When activist movements gain momentum, even win elections after many years of struggle and work on the ground, there is a lot of enthusiasm – but also larger-than-life expectations. A diverse electorate with often very different expectations demands immediate and fundamental shifts of politics. The parties once in power just wait for any opportunity to attack. The former establishment uses its long-knit networks to slow down any transition. And former allies accuse the elected representatives of their compromises. So, what does it actually mean to govern, to change structures, work with a large administration, include the political base, and accomplish concrete change?
Inspired by the impressive development of the Croatian movement “Možemo!” with its landslide victory in the Zagreb city elections in May 2021, in this edition of The Art of Assembly cultural worker and activist Teodor Celakoski describes the strategies used to achieve “Možemo!’s” success and talks about the difficulties to implement new policy. Artist, activist and former member of the Spanish parliament Marcelo Expósito gives insides in the struggles, achievements, and failures of Podemos and other citizens’ electoral organizations in Spain. Drawing on the trajectory of SYRIZA after winning the general election in Greece in 2015, philosopher Athena Athanasiou reflects on the general conditions activist movements are confronted with when coming to power.
What do we lose when we win? What do we win when we lose? Such questioning involves the collective work of reimagining and recuperating places and times from where to engage, again and again, in practices of countering institutionalized injustice and of instituting otherwise. Taking place within -and constrained by- “the measure of the possible” (to recall Walter Benjamin), activist movements and left coalitions struggle to make life more bearable in the present for those whose lives have been subjected to class, racial, and gendered powers, while, at the same time, shifting the conditions of possibility posed by the existing present. Enacting possibilities for the future in the present involves reconfiguring the agonistic temporality of living, acting, and thinking with others in the precarious interstices of “no longer” and “not yet.” Such movements and coalitions are never at one nor at ease with the present time. Rather, they take the present as a historically situated field of performative and transformative possibility. Athena Athanasiou discusses ways of situated knowledge production through which worldmaking is envisioned and performed beyond the normalized order of the present as it has been imposed by the current neoliberal and neoconservative forces.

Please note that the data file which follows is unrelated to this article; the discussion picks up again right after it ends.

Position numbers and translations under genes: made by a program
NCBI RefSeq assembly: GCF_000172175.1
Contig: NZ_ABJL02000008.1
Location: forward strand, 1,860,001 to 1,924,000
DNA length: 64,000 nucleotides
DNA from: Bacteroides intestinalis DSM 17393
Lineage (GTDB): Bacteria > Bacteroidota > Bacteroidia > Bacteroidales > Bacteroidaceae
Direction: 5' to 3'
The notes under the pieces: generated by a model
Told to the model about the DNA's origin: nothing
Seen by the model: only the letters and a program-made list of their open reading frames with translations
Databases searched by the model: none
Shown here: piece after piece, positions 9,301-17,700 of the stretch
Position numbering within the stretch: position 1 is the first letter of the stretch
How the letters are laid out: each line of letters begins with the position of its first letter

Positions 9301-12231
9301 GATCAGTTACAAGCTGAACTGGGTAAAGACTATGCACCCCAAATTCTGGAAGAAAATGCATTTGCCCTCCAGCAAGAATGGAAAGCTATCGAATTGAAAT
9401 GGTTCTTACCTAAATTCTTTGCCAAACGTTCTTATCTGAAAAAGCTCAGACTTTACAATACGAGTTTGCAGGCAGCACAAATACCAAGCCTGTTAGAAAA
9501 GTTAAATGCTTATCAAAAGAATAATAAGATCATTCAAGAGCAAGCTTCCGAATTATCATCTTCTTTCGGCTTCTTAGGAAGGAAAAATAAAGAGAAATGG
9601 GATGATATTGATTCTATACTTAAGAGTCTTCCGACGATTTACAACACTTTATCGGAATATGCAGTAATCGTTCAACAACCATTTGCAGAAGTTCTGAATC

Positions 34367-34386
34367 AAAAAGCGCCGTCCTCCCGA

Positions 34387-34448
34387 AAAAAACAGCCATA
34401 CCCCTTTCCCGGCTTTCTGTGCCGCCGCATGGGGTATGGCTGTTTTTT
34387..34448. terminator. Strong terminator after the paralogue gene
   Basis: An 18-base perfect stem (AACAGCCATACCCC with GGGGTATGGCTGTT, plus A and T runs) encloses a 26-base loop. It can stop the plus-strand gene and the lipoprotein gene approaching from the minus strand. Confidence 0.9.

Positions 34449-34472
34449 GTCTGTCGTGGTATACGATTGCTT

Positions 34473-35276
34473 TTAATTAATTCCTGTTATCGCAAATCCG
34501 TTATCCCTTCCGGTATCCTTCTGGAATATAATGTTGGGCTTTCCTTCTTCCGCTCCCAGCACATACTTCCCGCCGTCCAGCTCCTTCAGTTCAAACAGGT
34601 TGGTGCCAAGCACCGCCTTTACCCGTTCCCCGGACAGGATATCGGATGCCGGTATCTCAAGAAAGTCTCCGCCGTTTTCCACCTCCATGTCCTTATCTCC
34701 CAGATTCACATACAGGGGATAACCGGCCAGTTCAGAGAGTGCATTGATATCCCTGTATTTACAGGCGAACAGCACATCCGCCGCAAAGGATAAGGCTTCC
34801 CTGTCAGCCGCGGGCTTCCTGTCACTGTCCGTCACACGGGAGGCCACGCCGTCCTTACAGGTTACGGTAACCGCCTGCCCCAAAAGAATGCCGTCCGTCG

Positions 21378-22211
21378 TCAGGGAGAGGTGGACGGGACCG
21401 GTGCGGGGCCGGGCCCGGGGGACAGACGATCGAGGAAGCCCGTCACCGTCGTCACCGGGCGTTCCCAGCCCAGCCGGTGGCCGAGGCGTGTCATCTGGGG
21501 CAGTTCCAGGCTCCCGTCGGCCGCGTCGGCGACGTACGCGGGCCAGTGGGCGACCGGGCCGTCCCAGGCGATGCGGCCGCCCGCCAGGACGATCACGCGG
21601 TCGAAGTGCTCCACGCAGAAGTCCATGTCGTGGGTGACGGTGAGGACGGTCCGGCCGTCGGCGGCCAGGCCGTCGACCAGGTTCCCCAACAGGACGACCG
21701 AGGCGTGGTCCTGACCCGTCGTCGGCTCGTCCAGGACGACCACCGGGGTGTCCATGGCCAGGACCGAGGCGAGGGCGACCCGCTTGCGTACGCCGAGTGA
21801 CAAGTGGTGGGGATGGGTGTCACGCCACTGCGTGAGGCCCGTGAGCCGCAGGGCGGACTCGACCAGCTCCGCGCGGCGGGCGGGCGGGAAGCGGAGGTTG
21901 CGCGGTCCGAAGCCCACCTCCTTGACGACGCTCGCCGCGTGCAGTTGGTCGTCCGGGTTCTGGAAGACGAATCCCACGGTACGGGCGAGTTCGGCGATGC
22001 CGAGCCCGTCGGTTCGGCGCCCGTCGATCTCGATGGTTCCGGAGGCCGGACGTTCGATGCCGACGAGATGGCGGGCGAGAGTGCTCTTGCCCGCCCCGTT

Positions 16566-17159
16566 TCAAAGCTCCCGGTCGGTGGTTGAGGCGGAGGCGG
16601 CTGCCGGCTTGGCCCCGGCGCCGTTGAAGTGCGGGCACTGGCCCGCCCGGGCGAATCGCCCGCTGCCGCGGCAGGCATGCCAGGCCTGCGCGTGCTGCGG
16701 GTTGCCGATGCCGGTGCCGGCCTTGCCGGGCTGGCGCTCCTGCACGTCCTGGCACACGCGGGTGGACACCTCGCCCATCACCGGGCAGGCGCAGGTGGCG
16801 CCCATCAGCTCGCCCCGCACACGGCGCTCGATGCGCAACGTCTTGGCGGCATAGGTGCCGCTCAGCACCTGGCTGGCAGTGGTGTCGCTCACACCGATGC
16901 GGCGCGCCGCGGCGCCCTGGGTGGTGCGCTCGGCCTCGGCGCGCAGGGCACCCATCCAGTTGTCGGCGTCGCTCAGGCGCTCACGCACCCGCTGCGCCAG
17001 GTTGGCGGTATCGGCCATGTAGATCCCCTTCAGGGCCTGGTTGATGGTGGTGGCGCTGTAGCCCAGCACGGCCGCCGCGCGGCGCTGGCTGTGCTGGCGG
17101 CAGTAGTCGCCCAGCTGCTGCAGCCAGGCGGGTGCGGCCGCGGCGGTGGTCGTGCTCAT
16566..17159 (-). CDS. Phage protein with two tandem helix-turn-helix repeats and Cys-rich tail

Tania Bruguera is a Cuban artist and activist whose work often considers totalitarianism, immigration, and human rights. Bruguera, who intended to raise awareness and expand cultural inclusion, defined her work as arte útil (useful art). Her work has been represented in leading collections of MoMA and Tate Modern among other places. In 2015 she founded the Institute of Artivism/Instituto de Artivismo Hannah Arendt (INSTAR) in order to “foster civic literacy and policy change.” In 2021 she agreed to leave Cuba to assume the position of senior lecturer in media and performance at Harvard University in exchange for the release of 25 political prisoners.
co-design and deploy forms of creative disobedience since 2004. Consensus decision making and assembling is at the heart of this process, which is always entangled with radical movements and yet also has a foot in cultural institutions. Whether it was co-organising the horizontal processes of Climate Camps, transforming theatre stages into meetings to organise disobedience, facilitating the mass talk shops at Occupy London or at the zad of Notre-Dame-des-Landes, coordinating shared life and struggle against an airport and its world – the Labofii has tasted many flavours of assembling. This talk/film explores Labofii’s experience of these different contexts and ask how can artists use assemblies in the art world without becoming extractivist and loosing the powerful potential of reciprocal relationships to activist movements